I had this conversation on Facebook. I think there’s this knee-jerk reaction we have to anything that happens “too much”. And in today’s world, with the technology we have, pretty much anything good that happens runs the risk of eventually happening too much.
The concept of taking a picture of your food is not inherently bad. Social media is not inherently bad. Don’t shun your children, or anyone else, for doing something out of joy.
Rather than judging someone else for their joy, spend time finding your own joy.
When Dick first arrived and a shout, scream or crash disrupted the quiet of the manor Bruce was up and out of his chair. He was pretty sure he had gone into Tacycardia as he yelled for Alfred whilst running to the boy’s aid.
Jason came along. Whenever the momentary quiet was disrupted by shouts, screams or crashes, Bruce’s pulse still rose significantly. Rising from his chair he went off in search of his sons to see what the problem was. He’d call for Alfred if required i.e broken bones.
Tim joined the clan but by now Bruce had mellowed slightly. The sporadic quiet of the manor was interrupted by shouts, screams or crashes, he would lower his paper and call out if everything was alright. If he got a reply he’d remain where he was, only moving if the noise continued. On occasion, he called Alfred.
Shouts, screams, crashes and death threats no longer are a just cause to move Bruce from his chair. By the time Damian comes along, the man merely sighs and adds a shot of whiskey to his coffee and pretends his name’s not ‘BRRRRRUCE!!!’
And it definitely not ‘BRRUCE MAKE HIM STOP!!!’
Now it is the silence that sends Bruce into heart failure. There’s nothing more terrifying than a deathly silence when he knows all four of his sons are home and awake. Like seriously, it’s what he hallucinates when Scarecrow gives him a dose of Fear Toxin nowadays. Silence.
Within seconds Bruce is up and scouring the manor, terrified of what on earth the boys are up to this time. Alfred is already on the hunt.
Last time the manor was quiet?
Tim had made a replica of the Death Star - with lasers- apparently he wanted authenticity.
11 Images That Capture The True Beauty Of Black Fatherhood - By Lilly Workneh of The Huffington Post
Too often, black fathers are either subjected to harmful stereotypes or held to unrealistically high expectations and aren’t offered the leisure of living life without falling victim to these tropes.
“Why can’t we just be everyday men? Affectionate, loving and present… somehow people fail to realize this exists,” photographer Zun Lee told The Huffington Post. “Seeing black people just being is a powerful act.”
Too many archetypes of black fathers in the media portray these men as aggressive and absent. To combat these notions, Lee focuses his work on the various complexities of black fatherhood.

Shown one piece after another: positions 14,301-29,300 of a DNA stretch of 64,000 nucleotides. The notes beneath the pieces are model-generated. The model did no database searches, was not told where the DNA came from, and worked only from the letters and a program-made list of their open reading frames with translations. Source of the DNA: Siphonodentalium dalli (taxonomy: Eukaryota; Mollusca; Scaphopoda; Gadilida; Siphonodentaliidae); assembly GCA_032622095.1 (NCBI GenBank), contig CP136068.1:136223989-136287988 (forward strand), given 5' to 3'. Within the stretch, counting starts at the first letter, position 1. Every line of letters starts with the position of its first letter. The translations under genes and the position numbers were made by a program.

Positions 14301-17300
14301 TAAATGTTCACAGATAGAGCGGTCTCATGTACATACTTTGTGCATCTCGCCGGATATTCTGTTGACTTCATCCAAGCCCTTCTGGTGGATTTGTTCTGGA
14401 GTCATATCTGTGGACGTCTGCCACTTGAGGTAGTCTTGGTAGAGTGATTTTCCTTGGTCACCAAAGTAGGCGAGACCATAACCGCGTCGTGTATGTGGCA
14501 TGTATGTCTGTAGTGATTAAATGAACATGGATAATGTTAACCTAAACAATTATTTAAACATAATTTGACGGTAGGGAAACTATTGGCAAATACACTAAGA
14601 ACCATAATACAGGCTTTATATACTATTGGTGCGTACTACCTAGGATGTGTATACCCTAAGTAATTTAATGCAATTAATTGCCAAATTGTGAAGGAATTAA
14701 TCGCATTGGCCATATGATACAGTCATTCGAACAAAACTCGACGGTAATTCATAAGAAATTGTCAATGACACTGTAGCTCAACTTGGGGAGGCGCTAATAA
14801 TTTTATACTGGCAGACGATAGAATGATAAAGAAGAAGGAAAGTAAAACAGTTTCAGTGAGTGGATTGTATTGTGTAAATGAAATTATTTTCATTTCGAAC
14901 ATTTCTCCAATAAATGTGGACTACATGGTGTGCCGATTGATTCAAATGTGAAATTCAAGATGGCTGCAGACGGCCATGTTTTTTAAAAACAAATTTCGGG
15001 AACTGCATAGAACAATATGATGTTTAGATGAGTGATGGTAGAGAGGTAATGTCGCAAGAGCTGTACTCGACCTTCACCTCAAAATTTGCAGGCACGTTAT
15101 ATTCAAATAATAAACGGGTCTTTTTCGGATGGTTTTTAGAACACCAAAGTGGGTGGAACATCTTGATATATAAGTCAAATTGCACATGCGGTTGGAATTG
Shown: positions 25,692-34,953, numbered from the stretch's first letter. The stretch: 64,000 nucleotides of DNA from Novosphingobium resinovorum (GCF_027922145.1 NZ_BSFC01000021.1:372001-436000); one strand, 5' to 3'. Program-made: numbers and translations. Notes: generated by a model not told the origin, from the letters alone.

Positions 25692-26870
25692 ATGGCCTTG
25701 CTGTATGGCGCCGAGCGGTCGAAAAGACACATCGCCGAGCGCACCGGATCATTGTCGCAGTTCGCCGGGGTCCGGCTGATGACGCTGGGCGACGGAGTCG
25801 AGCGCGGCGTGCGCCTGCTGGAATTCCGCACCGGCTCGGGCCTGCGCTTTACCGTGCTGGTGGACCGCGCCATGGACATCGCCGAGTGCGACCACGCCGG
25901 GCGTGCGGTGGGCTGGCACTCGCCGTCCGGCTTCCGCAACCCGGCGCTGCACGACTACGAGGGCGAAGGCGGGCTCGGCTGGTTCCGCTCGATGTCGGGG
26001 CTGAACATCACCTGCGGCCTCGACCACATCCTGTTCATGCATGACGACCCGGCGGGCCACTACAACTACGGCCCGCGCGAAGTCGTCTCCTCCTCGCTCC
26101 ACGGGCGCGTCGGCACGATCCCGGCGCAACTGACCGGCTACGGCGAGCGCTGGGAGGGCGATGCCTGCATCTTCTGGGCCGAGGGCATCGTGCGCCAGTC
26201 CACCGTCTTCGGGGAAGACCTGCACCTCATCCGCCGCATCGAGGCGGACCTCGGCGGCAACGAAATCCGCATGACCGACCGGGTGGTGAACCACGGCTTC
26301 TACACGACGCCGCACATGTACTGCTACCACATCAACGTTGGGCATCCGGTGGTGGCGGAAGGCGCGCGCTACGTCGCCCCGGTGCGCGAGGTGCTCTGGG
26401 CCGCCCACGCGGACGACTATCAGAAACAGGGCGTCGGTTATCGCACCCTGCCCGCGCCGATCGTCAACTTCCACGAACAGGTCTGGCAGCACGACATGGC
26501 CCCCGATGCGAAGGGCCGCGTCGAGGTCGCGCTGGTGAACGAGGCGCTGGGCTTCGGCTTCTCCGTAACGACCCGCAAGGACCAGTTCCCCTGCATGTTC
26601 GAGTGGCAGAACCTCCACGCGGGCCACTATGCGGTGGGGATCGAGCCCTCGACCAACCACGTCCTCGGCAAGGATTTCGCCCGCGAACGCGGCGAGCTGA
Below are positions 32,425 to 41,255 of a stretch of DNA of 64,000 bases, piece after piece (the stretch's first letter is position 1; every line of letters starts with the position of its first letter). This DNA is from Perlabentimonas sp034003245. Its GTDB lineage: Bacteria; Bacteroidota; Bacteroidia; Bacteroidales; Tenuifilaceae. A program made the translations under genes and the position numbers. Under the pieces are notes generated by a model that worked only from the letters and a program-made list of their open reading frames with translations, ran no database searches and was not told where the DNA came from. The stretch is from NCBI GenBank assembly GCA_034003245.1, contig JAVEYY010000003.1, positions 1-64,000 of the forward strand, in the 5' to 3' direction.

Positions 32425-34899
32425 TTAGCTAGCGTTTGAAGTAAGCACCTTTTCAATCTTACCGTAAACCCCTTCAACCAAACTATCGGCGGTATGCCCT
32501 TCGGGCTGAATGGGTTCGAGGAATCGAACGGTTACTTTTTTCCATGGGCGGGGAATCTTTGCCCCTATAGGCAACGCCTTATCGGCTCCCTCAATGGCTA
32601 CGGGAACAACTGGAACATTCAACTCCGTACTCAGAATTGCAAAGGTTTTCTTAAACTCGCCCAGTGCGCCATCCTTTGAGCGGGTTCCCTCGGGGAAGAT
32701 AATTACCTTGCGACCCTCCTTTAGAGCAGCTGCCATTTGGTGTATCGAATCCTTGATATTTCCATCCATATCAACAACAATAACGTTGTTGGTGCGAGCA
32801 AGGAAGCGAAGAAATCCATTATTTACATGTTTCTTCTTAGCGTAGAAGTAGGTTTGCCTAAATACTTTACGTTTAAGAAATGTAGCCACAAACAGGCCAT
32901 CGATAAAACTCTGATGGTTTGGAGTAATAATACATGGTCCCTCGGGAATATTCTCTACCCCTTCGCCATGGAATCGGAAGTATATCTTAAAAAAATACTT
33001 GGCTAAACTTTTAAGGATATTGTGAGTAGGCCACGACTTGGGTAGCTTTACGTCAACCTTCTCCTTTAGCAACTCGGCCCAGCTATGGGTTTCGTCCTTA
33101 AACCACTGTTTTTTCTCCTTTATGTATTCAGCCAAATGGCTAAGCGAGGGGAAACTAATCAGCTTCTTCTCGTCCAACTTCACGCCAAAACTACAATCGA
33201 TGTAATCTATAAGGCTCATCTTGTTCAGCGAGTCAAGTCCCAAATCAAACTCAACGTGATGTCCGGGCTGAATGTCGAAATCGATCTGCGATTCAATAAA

Over the last four years, Lee has produced more than 12,000 photos, all of them based on black fatherhood. His work features some of the most intimate images of fatherhood that, collectively, send a strong message that pushes back against the negative assumptions about black fathers.
“Black people are expected to be supernatural and it’s a dangerous narrative and I’m rebelling against that. For us to be respectable, we have to perfect,” Lee said.
“Many men fall through the cracks. Many of these men aren’t married or live at home but these very men negotiate the notion of presence in a very meaningful way.”
Lee, a biracial man who had a rocky relationship with his own father, grew up around black men who helped discipline and raise him as a child, Lee said. For him, these men became father figures and inspired him to continue creating work that challenges the portrayal of fatherhood in a very fluid and realistic way.
“Black fathers are no different than other fathers,” Lee said. “We don’t need to owe an explanation or say that we deserve better treatment, we are not criminal. We don’t have to prove anything to anyone. We are human. We’re not on trial here.”
Whether his work captures a father’s long, loving gaze to his child, or their hands clasped to symbolize protection and presence, Lee’s focus on these specific moments of love and affection is what makes his imagery so relatable.
“I’m not here to refute, explain or justify anything,” Lee said. “If you don’t get it, it’s fine. And when people demand an explanation, that’s not for me to give.”
By contrast, the old situation, in which women presented men with a child, and the man either did the decent thing and offered support, or made a run for it, allowed women a certain leeway. The courtesan in Balzac who, on becoming pregnant, unhesitatingly sought, and got, maintenance from two of her men friends, can’t have been the only one. Uncertainty allows mothers to select for their children the father who would be best for them.
[…]Our generation sets a good deal of store by certain knowledge. And DNA tests have obvious advantages when it comes to identifying less happy elements of our heredity: congenital disease, for instance. But in making paternity conditional on a test rather than the say-so of the mother, it has removed from women a powerful instrument of choice. I’m not sure that many people are much happier for it.
Just in case you were wondering; at no point does Mels here show that she gives even half a crap about the man who’s tricked into raising someone else’s kid, or what he would choose.